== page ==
Civil Rights and Social Activism in the South - James A. Dombrowski and the Southern Conference Educational Fund
- Source: Wisconsin Historical Society
- Period: 1916-1975
- Content: 17,000
James Dombrowski was a southern white Methodist minister and intellectual who was active in the African American civil rights movement from the 1940s through 1960s. This collection consists of his correspondence and papers as leader of the Southern Conference for Human Welfare, 1941-1948, and executive director of the Southern Conference Educational Fund, 1948-1966. These interracial civil rights organizations were instrumental in laying the groundwork for the success of the 1960s Civil Rights Movement. Included are letters from colleagues at Emory University and Union Theological Seminary, exchanges with Reinhold Niebuhr, and drafts of Dombrowski's dissertation and other written works. Prominent correspondents include Albert Einstein, Lyndon Baines Johnson, John F. Kennedy, and Aubrey Williams. Also included are materials collected by Frank Adams for an unpublished biography of Dombrowski, including additional correspondence, clippings, scrapbooks, notes, and diaries.
This collection consists of four series: Biographical Information, Correspondence, Subject Files, and The Frank Adams Files.
The George W. Ball Papers
- Source: Princeton University, Mudd Library
- Period: 1916-1994
- Content: 140,000
This collection documents the private and public life of American lawyer and diplomat George W. Ball. Ball served as counsel in the Lend-Lease Administration and the Foreign Economic Administration from 1942 to 1944. In 1961, he became Under Secretay of State for Economic Affairs. Ball then served as Under Secretary of State from 1961 to 1966 under both Presidents Kennedy and Johnson. His tenure as Under Secretary of State is most noted for his opposition to the Vietnam War. This is an outstanding collection for research in diplomatic history and foreign policy.
Archives of the Work Projects Administration and Predecessors, 1933-1943, Final State Reports, 1943
- Source: National Archives and Records Administration
- Period: 1933-1943
- Content: 13,000 (Part 1 = 6,000, Part 2 = 7,000)
The WPA (Works Progress Administration until 1st July 1939, thereafter Work Projects Administration) was the agency responsible for the work relief program of the New Deal Administration. The WPA was a constructive alternative to a straightforward Social Welfare system. It set out to put to work the millions of Americans who were unemployed as a result of the Stock Market crash of October 1929, and the tragic economic depression which followed. It did not discriminate in favor of manual or skilled workers. Instead, the WPA set up separate projects to give employment to construction workers, engineers, farmers, doctors, educators, writers, musicians, artists, and almost every other kind of working person. The WPA restored pride to ordinary working people and achieved some remarkable results in constructing highways, municipal buildings, bridges, and factories, as well as works of art, the “living newspaper”, and new American music.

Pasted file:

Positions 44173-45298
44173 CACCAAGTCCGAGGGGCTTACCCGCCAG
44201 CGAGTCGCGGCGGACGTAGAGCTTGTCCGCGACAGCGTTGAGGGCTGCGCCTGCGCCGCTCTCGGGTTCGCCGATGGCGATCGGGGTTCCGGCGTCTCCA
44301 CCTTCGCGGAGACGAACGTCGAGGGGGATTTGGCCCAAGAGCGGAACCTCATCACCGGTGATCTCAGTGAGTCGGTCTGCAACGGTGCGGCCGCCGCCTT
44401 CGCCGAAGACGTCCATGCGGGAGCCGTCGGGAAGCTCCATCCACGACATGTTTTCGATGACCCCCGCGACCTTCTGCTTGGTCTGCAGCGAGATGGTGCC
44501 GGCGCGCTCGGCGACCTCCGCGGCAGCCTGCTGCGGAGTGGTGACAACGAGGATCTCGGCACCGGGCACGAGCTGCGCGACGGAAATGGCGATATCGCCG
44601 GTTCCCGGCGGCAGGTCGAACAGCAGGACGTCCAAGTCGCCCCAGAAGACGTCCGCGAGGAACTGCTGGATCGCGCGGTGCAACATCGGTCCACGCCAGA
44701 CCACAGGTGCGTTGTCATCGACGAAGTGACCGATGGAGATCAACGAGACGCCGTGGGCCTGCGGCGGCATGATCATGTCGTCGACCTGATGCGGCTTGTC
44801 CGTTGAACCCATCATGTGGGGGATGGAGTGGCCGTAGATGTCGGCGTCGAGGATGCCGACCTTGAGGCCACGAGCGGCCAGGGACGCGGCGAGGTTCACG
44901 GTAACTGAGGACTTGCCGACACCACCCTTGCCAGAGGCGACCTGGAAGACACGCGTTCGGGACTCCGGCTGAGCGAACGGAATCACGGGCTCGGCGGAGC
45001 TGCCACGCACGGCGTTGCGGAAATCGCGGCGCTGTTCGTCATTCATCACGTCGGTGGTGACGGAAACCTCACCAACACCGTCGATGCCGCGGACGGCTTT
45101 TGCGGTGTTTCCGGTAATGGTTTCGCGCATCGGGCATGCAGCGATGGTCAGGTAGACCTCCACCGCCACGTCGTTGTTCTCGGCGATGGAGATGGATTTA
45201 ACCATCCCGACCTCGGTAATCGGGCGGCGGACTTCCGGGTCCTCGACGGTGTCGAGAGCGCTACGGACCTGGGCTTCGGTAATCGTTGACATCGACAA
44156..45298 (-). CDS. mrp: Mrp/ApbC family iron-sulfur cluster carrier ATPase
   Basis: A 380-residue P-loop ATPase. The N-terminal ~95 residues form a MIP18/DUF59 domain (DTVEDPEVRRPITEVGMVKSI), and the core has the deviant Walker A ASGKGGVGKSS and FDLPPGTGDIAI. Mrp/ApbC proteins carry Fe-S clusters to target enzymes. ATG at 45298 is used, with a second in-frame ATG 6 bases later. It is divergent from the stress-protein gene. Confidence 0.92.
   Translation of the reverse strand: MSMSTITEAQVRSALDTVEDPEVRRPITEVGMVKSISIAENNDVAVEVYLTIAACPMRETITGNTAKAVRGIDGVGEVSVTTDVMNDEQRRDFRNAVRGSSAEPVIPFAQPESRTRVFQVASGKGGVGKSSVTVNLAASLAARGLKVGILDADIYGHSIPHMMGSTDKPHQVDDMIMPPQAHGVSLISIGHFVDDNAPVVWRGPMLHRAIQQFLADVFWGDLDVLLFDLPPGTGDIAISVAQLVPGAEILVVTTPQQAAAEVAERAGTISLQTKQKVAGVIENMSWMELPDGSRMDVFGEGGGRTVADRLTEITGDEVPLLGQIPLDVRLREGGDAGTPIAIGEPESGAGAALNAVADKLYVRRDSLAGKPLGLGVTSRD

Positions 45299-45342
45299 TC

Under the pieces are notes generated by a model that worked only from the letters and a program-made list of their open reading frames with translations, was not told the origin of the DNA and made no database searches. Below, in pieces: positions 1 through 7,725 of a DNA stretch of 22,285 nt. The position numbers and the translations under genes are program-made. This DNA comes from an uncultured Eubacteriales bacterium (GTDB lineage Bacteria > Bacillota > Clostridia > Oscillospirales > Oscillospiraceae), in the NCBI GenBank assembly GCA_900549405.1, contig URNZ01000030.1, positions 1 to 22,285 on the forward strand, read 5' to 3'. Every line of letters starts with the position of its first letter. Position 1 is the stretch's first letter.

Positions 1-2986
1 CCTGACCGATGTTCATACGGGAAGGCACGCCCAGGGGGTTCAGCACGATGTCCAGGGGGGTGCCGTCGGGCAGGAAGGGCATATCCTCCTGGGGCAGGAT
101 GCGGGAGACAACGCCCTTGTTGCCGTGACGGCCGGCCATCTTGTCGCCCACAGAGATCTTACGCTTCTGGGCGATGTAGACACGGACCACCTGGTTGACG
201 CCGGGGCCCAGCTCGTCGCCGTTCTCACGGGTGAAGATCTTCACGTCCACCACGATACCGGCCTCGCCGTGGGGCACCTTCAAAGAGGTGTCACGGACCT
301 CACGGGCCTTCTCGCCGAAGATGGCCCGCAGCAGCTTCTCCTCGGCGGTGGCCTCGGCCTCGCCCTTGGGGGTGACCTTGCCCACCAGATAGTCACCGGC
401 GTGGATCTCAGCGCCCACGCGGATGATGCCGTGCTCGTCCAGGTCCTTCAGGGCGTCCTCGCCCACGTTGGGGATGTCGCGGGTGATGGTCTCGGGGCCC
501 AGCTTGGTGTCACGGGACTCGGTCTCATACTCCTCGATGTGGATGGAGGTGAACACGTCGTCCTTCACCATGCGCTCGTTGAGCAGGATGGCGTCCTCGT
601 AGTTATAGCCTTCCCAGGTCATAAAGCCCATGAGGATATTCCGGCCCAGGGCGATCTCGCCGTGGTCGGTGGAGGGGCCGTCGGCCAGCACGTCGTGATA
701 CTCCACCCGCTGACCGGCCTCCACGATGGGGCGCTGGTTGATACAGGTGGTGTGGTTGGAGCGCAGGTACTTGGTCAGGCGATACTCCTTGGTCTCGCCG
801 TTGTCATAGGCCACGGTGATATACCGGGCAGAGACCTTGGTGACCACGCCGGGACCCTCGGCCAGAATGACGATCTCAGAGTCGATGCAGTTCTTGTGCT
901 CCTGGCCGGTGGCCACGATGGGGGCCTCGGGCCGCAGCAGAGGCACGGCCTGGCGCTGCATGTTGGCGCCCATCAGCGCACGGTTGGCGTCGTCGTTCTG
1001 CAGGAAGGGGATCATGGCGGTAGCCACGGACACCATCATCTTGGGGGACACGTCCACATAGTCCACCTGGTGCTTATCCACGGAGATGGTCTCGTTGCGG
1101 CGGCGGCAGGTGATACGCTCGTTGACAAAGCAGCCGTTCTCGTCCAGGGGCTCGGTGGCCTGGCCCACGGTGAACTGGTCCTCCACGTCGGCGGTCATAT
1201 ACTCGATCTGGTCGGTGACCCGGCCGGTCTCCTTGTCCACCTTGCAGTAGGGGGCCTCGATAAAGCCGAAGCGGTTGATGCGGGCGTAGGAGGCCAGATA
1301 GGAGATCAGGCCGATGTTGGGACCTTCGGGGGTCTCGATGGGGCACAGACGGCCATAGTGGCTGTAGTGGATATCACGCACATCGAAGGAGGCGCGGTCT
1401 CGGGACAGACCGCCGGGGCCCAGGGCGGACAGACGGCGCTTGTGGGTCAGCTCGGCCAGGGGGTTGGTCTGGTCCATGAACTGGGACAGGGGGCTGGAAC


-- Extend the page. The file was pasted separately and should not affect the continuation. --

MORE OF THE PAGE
Part 2: Final State Reports for the Federal Music Program, the Federal Art Program, the Federal Crafts Program, the Museum and Visual Aids Program, the Federal Theater Program and the Federal Writers Program
- Content: 6,000
There are also individual Project Reports for each state. These describe for instance, the Music Program, the Writers’ Project, the Adult Education Program, the Workers Service Program, the Feeding Program, the Health Program, and other programs within a given state. This is the first comprehensive publication of the papers of the Work Projects Administration (WPA). It illustrates the remarkable breadth of issues tackled in the arts, professional activities and public administration. The Final State Reports are indispensable to an understanding of the way in which the New Deal moved into areas previously considered to be outside the role of the Federal Government.
Home Intelligence Reports, 1940-1944
- Source: The Controller of Her Majesty’s Stationery Office
- Period: 1940-1944
- Content: 4,000
Between 1940 and 1944, the Ministry of Information in Britain carried out regular and detailed investigations into opinions, morale and feelings of the British people on the home front. The strength of these reports -- a key primary source -- lies in the fact that they were compiled from a great diversity of independent sources, notably the 13 different regional headquarters of the ministry, as well as panels of civilians and officials. The subjects covered include reactions to the presentation of the war by politicians, the press and the British Broadcasting Corporation and opinions about evacuation, housing, rationing and strikes. (PRO Class INF1, Boxes 264 and 292)